Tess of the d'Urbervilles: Chapter 56 - Summary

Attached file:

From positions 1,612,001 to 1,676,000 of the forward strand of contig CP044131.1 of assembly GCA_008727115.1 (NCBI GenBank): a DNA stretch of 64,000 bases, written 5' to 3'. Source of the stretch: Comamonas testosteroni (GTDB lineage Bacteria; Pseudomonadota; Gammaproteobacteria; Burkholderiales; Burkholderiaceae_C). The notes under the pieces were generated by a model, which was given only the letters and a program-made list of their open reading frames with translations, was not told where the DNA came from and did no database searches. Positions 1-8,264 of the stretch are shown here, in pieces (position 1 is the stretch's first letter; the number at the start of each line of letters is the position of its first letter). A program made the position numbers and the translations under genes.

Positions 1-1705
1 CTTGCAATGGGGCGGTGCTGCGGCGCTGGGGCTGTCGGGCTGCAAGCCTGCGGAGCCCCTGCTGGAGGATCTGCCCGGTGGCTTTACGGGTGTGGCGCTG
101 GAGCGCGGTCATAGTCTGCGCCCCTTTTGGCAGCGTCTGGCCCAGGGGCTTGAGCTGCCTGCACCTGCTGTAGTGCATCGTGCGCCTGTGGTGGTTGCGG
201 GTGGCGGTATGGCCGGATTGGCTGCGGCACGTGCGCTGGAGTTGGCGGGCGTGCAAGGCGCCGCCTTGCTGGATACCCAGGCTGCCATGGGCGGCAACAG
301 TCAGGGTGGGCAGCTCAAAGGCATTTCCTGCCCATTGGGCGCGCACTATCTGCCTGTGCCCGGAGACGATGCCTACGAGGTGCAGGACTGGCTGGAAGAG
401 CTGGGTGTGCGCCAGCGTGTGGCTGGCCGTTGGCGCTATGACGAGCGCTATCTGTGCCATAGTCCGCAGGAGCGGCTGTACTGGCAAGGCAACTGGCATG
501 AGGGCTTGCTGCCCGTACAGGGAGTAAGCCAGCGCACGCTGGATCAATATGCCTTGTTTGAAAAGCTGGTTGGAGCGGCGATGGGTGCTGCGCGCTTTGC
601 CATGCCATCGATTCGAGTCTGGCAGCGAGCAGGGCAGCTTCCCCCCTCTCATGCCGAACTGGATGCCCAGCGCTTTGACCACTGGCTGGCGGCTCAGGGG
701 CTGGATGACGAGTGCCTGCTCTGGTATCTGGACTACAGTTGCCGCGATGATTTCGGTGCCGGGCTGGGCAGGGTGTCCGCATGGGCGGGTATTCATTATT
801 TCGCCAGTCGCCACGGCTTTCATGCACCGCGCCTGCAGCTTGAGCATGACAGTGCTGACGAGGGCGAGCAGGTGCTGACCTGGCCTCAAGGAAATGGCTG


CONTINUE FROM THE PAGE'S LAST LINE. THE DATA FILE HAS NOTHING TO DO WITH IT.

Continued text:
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      Mrs. Brooks, the householder lady at the Herons, and owner of all the handsome furniture, heard fragments of the conversation between Tess and Clare. It aroused her curiosity. She ascended the stairs softly and stood close to the door of Tess’s room. From the room there came sounds- ’O-O-O!’ Then a silence, then a heavy sigh, and again - ’O-O-O!’ The landlady looked through the keyhole and saw that the notes of unspeakable despair came from Tess’s lips. ‘What’s the matter!’ Alec’s voice came from the adjoining room. “And then my dear, dear husband came home to me....My little sisters and brothers and my mother’s needs—they were the things you moved me by...and you said my husband would never come back—never;....And then he came back! Now he is gone. Gone a second time, and I have lost him now for ever....” She continued: “And he is dying—he looks as if he is dying!...My own true husband will never, never-O God - I can’t bear this! - I cannot!” There were more and sharper words from the man. Soon she saw the form of Tess passing to the gate on her way into the street. She was fully dressed now in the walking costume of a well-to-do young lady but a veil was drawn over her hat. Mrs. Brooks had not been able to catch any word of farewell between her tenants at the door above. She went into the back room which was her own apartment; and continued her sewing there. Tess did not return, nor did the gentleman ring his bell. Mrs. Brooks wondered at the situation. As she pondered, her eyes glanced casually over the ceiling till they were arrested by a spot in the middle of its white surface which she had never noticed there before. She saw it closely, and it was red. She fancied it was a blood stain. She went upstairs but could not attempt the handle. She felt nervous. She brought one of the workmen and begged him to come in and go upstairs with her; she feared something had happened to one of her lodgers. He opened the doors, entered a step or two, and came back almost instantly with a rigid face. ‘My good God, the gentleman in bed is dead! I think he has been hurt with a knife a lot of blood has run down upon the floor!’ The alarm was soon given. In a quarter of an hour the news that a gentleman who was a temporary visitor to the town had been stabbed in his bed, spread through every street and villa of the popular watering-place.

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